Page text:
On August 3, 2020, the Federal court for the Southern District of New York struck down four segments of the Families First Coronavirus Response Act’s (FFCRA) interim final rules on paid leave.
The court ruled that with regard to the below, the US Department of Labor (USDOL) exceeded the bounds of its authority:
- The Work Availability Standard: If an employee wanted to take paid sick leave for the following reasons, the regulations stated their employer had to have work available for them to do:
- The employee is subject to a government quarantine/isolation order.
- The employee is caring for an individual subject to a government quarantine/isolation order or healthcare provider directive for COVID-19-related reasons.
- The employee cares for a child whose school has closed or whose childcare provider is unavailable due to COVID-19.
Similarly, to qualify for expanded leave to care for a child subject to a school or childcare closure, the rules said that the parent needed to be actively working.
The Court ruled that employees are eligible for FFCRA leave regardless if their employer has work for them to do at the time. Therefore, employees on “furlough” may be eligible to take paid sick-leave during their furloughed period.
- The Definition of Healthcare Provider: The court struck down the very expansive definition in the rule which is significant because employers may exclude “providers” from FFCRA leave benefits. Until the DOL redefines the term, employers are left with the definition in the FFCRA statute.
- Intermittent Leave—Currently, employees are allowed to take FFCRA paid sick leave and FMLA leave on an intermittent basis for qualifying events that do not pose a public health risk (such as caring for a child whose school is closed). However, the interim final rule required employees to obtain employer permission first. The court ruling strikes down the permission requirement part of the rule’s intermittent leave provisions.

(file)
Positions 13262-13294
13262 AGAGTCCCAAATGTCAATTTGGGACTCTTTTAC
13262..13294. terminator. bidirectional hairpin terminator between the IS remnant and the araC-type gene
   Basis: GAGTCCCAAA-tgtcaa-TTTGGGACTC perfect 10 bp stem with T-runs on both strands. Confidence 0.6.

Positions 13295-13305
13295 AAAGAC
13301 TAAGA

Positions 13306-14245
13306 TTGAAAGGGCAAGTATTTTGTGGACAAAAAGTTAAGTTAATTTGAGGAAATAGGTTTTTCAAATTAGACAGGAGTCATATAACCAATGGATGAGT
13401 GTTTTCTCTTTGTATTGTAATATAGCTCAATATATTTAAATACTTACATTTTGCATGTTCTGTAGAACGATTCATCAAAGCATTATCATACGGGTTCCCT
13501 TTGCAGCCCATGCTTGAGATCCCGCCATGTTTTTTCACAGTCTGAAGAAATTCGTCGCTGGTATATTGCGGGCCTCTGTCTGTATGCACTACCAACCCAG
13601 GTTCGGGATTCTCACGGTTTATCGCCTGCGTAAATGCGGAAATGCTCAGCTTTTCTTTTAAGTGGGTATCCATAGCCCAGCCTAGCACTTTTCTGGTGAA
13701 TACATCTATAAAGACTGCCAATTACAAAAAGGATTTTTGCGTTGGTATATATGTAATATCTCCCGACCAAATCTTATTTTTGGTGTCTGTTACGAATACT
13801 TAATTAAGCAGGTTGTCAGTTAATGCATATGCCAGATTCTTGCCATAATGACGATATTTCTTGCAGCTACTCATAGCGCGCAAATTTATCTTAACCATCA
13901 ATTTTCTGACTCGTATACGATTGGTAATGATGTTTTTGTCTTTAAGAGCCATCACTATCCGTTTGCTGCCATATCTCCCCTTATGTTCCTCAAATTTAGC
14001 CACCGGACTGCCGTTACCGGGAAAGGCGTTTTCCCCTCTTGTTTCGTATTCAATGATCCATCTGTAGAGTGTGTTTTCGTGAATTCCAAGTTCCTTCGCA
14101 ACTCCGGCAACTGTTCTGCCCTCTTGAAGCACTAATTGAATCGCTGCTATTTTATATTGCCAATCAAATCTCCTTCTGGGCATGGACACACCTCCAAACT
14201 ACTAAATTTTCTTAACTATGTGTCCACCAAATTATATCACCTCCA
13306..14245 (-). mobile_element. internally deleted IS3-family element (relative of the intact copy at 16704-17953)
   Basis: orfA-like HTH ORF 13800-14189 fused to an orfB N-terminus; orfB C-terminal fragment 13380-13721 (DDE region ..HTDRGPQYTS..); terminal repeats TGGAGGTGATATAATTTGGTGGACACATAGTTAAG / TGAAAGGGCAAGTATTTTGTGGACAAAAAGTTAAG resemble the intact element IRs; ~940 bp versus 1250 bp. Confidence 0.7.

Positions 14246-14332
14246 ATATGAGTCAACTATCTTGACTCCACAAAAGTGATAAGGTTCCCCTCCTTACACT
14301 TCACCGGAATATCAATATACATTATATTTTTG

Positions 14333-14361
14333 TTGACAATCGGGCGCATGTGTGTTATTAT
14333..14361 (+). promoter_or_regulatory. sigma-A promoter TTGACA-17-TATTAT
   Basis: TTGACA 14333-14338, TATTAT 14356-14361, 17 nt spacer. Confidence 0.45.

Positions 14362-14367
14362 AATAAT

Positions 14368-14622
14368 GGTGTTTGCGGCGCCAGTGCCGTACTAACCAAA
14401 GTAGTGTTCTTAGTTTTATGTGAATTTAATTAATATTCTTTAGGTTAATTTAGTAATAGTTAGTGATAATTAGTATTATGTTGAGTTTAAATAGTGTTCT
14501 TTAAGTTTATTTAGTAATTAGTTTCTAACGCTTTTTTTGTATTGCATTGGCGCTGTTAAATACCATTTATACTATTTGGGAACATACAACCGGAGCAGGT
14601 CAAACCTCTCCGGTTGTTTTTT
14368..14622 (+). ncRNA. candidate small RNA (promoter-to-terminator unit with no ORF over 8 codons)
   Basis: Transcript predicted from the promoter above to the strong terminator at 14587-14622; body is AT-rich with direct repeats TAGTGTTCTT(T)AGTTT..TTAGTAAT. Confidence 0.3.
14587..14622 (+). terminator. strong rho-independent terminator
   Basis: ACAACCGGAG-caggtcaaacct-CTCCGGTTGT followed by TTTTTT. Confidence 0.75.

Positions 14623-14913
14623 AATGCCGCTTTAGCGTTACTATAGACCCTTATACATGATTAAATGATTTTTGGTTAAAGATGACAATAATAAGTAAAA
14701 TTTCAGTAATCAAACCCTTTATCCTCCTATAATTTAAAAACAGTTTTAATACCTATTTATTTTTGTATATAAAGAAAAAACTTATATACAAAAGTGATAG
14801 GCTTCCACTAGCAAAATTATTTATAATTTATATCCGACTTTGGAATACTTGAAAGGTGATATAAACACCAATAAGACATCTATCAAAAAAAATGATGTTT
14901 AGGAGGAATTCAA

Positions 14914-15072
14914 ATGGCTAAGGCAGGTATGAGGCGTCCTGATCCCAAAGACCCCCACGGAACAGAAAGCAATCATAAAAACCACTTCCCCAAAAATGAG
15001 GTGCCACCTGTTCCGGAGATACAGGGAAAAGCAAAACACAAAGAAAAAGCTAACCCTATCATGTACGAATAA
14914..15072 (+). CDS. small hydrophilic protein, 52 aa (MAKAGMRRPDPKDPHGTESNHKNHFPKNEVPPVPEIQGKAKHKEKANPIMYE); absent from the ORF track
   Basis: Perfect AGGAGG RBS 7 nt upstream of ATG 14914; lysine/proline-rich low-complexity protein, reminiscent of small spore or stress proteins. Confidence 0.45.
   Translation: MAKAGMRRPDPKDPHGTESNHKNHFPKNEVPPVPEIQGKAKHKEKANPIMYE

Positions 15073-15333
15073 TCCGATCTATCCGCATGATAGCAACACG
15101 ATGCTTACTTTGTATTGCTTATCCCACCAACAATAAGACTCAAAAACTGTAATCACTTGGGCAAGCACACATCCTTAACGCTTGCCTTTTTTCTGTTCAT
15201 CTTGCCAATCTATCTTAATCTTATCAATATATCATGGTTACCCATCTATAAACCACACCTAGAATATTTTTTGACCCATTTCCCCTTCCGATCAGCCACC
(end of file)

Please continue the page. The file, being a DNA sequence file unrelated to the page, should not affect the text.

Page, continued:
- Documentation Requirements—The interim final rules require employees to provide documentation to substantiate their need for either type of FFCRA leave. The court found that the documentation requirement is not unreasonable, but employers cannot demand that employees produce it as a condition of taking the leave. Instead, employees must provide required documentation as soon as practical, even if that is after their leave commences.
Businesses with fewer than 500 employees are subject to the FFCRA paid leave requirements. Employers should review their existing paid leave practices to see if any need to change as a result of the Court’s ruling.